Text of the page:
First conceived of more than a decade ago, the newly minted Centier Bank Museum in downtown Whiting has been in the works in one sense for 126 years, since a German immigrant who opened Whiting's first general store decided the fledgling lakefront town also needed a bank.
The new museum at 1500 119th St. in downtown Whiting examines the history of Centier Bank, the Schrage family that founded it, the banking industry as a whole, Whiting and Northwest Indiana over the span of three centuries.
Centier Bank, a fourth-generation family-owned financial institution that has such a rich and detailed history it employs a full-time corporate historian, spent more than a year-and-a-half working with consultants to create the 1,901-square-foot museum that the public can visit during bankers' hours. It features a glass door from the bank branch when it first opened at that location in 1910 and the only remaining photo of the original 1895 Bank of Whiting location on Center Street.
"This is the only known picture we have of Wally Schrage within the original branch on 119th toward the lake and the Mascot Hall of Fame," Centier Senior Vice President of Community Relations Anthony Contrucci said. "It was where the original general store was. It served as the post office. We have the original archway of the original building of the first bank."
Centier, which started with just $35,000 in capital and $5,698.05 in deposits in the late 19th century, just before heavy industry transformed Northwest Indiana, has since grown to become the largest privately owned bank in Indiana with more more than $5.8 billion in assets and more than 900 employees at more than 60 branches across Indiana.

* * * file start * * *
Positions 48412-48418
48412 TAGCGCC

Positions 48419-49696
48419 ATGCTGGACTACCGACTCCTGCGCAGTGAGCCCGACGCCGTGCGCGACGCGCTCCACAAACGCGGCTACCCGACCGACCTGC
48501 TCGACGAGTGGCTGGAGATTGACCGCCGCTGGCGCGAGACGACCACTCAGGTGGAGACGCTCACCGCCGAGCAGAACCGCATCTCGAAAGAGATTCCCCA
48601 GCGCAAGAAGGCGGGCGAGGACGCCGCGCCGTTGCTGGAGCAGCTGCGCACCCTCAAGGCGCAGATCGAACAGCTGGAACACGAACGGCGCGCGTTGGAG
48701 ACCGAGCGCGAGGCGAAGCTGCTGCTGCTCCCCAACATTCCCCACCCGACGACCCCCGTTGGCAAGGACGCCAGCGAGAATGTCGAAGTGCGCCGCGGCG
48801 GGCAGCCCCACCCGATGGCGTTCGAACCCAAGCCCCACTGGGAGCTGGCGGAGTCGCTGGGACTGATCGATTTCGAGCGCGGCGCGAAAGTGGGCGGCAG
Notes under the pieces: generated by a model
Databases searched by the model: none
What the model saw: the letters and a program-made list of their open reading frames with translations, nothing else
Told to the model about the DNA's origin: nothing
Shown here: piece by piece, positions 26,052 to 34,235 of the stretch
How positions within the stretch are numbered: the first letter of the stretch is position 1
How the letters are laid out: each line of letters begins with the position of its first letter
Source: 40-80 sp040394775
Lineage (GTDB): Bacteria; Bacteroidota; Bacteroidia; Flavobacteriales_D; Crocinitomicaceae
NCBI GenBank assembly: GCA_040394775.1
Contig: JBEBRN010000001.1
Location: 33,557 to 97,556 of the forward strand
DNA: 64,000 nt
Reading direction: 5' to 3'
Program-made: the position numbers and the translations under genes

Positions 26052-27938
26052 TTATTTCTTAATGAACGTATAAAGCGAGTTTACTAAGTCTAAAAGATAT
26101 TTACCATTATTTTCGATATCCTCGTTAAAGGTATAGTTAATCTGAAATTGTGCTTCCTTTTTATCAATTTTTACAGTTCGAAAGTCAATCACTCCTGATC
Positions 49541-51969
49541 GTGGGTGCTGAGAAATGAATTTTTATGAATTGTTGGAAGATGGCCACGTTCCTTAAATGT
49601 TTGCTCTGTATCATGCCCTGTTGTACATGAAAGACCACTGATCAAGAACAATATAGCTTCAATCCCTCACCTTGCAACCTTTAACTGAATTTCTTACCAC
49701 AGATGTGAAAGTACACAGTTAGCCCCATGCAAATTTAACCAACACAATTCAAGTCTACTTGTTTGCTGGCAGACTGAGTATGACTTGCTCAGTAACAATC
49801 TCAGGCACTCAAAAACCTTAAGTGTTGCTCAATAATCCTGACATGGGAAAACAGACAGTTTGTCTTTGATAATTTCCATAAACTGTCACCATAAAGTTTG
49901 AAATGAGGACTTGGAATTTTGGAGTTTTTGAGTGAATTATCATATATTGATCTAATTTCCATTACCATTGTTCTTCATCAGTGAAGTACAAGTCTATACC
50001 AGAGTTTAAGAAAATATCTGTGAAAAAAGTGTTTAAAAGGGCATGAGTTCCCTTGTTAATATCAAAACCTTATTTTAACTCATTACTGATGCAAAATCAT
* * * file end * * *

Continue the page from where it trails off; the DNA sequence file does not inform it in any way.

Exhibits chronicle historic banking tools and the bank's evolution over time.
"This shows what our name and logo was over 126 years," Contrucci said. "The second story you're going to pick up here is what was happening in banking domestically, how many banks there were. We started in the 1900s with 8,300 banks. This is all FDIC data. Then you got to the 1920s, it was 30,000 banks. Then you see it's now under 5,000 banks, so you can see how the industry has changed. Then the third story is our growth. We start with the first day's capital and deposits and finish where we are today."
The exhibits were designed so they could be updated. The museum, for instance, features artifacts in the loan deposits vault that include a vintage 3,000-pound safe, portraits of past bank presidents and promotional items Centier gave out to customers who signed up for new accounts, including calculators, clocks, coffee mugs and inflatable race cars. It will be added to over time, especially as former employees and customers donate more memorabilia for display.
More than a dozen Centier associates at any given time searched through bank records, branch basements and public donations to put together the displays, Centier Corporate Historian Andy Collins said.